The party island is showing an entirely different, more delightful side: every year, more premium wines are produced in Mallorca. While international varieties like Chardonnay, Cabernet Sauvignon and Merlot yield excellent wines in Mallorca’s terroir, top winemakers increasingly use the best native varieties, such as Manto Negro, Callet and Prensal Blanc. The results are independent wines with Mediterranean charm and surprising freshness.
This new bodega lies not far away from the lively city of Palma, and – we are convinced of this – will come to set new standards on Majorca.
The ingeniously simple building fits harmoniously into the gently hilly landscape. In the distance, you can see the capital, and with a clear view, even the world-famous gothic cathedral, built from vibrant golden sandstone. The equipment has been selected according to the state of the art, and leaves nothing to be desired. The required power is acquired using solar cells, and all the water used is purified under strict monitoring before being fed back into circulation. This is all the more important, as for years now, Majorca has been suffering from a water shortage.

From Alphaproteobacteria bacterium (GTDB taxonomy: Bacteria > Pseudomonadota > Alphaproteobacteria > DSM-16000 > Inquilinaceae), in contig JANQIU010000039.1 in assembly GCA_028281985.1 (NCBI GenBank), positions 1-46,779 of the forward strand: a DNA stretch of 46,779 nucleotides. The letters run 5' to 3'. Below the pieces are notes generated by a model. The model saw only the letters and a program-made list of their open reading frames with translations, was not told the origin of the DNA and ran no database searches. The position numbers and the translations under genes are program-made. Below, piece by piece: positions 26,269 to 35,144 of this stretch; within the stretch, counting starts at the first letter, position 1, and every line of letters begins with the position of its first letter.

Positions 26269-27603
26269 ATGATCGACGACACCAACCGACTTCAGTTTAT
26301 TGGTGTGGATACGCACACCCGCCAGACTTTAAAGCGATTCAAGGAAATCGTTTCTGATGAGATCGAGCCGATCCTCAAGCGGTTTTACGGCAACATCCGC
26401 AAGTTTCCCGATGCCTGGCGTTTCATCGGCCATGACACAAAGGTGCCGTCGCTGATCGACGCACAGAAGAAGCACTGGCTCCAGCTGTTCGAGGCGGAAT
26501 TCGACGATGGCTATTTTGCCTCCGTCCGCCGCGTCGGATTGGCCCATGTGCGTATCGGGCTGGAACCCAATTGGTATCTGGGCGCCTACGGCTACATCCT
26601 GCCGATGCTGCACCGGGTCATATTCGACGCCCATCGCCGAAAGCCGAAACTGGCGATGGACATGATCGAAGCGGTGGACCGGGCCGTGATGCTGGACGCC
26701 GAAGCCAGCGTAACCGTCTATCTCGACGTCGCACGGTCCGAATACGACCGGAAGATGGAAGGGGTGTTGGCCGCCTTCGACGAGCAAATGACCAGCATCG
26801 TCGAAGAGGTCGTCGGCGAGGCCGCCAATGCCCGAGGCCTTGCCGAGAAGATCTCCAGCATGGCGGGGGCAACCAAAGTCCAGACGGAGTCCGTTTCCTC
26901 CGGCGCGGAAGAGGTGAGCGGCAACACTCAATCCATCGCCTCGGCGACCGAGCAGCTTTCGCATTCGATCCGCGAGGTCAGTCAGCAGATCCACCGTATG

The first vines were planted in 2007/2008. Cabernet Sauvignon, Merlot, Cabernet Franc and Petit Verdot – the classic Bordeaux varieties – are distributed across 35 different plots, occupying around 20 hectares in total. In Majorca’s warm Mediterranean climate, the slightly elevated position and differing alignment of the individual vineyards represent an advantage when it comes to pressing elegant, long-lasting wines. Cultivation is by biological and biodynamic methods, always under the utmost care.